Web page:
I suspect that Yanis Varufakis would disagree with Craig’s statement that it is ludicrous that EU negotiates in bad faith.

    See Varufakis’ account: Adults in the Room: My Battle With Europe’s Deep Establishment.

    His account of Greece’s negotiations, which he covertly recorded, reveal Bad Faith as being of the essence of the talks.

    • Charles Bostock

      An example of what is meant by the EU negotiating in bad faith would be the following (already hinted at by President Macron) : no deal on the future economic relationship (seen as duties, access to the internal market, etc) unless accompanied by a deal on fisheries. A deal which, naturally, is going to demand for foreign flagged vessels at least what they get at present by way of quotas and access at present.

      • fwl

        More generally, using the talks with the UK to teach the other members a lesson would also be bad faith.

        Politics is not commerce and I suspect that to some extent bad faith is a more common fellow of the negotiating politician than the negotiating businessman.

    • John Goss

      Yes, when I get a few spare minutes I will settle down in a chair and plough through the 562 pages of what I know from the introduction will be a very good read. It awaits me. First I have to finish Jonathan Haslam’s “Near and Distant Neighbors” to learn a little history of the Russian secret services before it became a free economy.

      • John Pillager

        Every other aspect of FB is fine….only problem I have is not being able to post anything at all from Craig’s blog.

        • Clark

          Is your browser up to date? What browser are you using?

          What are you trying to post – text? links? And what happens when you try? Can you paste it into the window? What happens when you click the ‘Post’ button or whatever it is? Does your browser seem to go through the process normally, but then nothing appears? Have you tried any experiments, like posting text but no link? A link from a different site?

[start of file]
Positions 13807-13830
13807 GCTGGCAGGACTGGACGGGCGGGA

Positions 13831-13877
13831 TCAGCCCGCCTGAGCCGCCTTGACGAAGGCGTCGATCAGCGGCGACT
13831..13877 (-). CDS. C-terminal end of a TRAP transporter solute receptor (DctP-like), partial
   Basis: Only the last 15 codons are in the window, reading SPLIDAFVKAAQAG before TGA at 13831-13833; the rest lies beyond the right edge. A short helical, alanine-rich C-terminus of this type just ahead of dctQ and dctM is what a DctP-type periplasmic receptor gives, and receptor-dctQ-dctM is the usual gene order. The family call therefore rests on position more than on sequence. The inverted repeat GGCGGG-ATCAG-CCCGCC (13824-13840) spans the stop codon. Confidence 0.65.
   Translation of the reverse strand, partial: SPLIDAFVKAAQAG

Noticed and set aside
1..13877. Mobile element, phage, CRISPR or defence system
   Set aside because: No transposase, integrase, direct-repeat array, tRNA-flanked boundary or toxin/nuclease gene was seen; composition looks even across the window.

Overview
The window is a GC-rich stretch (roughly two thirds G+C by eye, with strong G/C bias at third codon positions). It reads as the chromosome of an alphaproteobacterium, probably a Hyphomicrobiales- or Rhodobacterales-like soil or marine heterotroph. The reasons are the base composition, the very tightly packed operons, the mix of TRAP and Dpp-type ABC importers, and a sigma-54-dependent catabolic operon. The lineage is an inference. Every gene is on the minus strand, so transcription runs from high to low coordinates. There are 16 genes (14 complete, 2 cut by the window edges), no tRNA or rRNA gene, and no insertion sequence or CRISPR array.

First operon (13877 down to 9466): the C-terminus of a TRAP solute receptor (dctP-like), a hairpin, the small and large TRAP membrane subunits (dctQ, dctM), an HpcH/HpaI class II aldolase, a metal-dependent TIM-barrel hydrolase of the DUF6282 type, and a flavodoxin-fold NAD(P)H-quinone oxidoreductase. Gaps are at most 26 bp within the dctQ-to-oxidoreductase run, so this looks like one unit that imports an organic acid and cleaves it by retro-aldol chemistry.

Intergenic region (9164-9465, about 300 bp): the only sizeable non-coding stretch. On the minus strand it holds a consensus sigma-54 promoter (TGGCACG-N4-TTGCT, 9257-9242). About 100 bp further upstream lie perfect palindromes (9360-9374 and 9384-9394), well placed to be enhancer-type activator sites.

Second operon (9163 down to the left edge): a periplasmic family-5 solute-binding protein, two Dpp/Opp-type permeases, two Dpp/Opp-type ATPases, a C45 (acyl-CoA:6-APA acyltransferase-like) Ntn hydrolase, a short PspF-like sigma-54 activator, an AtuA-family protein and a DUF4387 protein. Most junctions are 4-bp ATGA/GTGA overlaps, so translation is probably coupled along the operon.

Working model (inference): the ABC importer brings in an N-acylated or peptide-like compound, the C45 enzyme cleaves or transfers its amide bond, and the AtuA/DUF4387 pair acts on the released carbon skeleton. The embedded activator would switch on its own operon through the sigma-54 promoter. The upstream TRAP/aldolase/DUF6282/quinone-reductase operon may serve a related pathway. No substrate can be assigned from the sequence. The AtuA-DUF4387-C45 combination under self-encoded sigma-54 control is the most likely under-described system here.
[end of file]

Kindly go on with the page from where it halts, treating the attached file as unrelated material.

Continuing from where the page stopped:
I used to fix tellys. People would often tell me “my telly’s blown up; can you fix it?”. I’d say “how many pieces is it in?”

    • bj

      The story about these “mystery assailants” in The Independent is very strange; the last paragraph takes a sudden turn away from the main story, to add this seemingly unrelated bit of info:

      “Kim Hyok Chol was ambassador to Spain until September 2017, when the Spanish government expelled him and another diplomat following Pyongyang’s round of nuclear tests and missile launches over neighbouring Japan.

      Mr Kim has since become a close aide to North Korean leader Kim Jong-un.”

      • Isa

        It’s very odd and I’m amazed El País published it in the English edition . I’ll kerp an eye for the court case . It should be funny .

  • Wrecksiteer

    It seems to me that it is and has always been imperative to the princes of the EU that the UK suffers due to it’s decision to exit, that it becomes a cautionary tale. No hierarchical power structure cedes power voluntarily, that’s simply not how the kind of human beings who rise to the top of such structures behave. If the UK was to make a success of going it alone it would greatly damage the integrity of the EU. Many seem to make the mistake of thinking that the EU believes it’s economic interests are more important than it’s political cohesion.

    Money is not real, power is. The EU will do all it can to ensure the UK either never leaves or suffers greatly. What really confuses me is why the May regime is doing their job for them.

    • Ultraviolet

      We voted to leave the EU.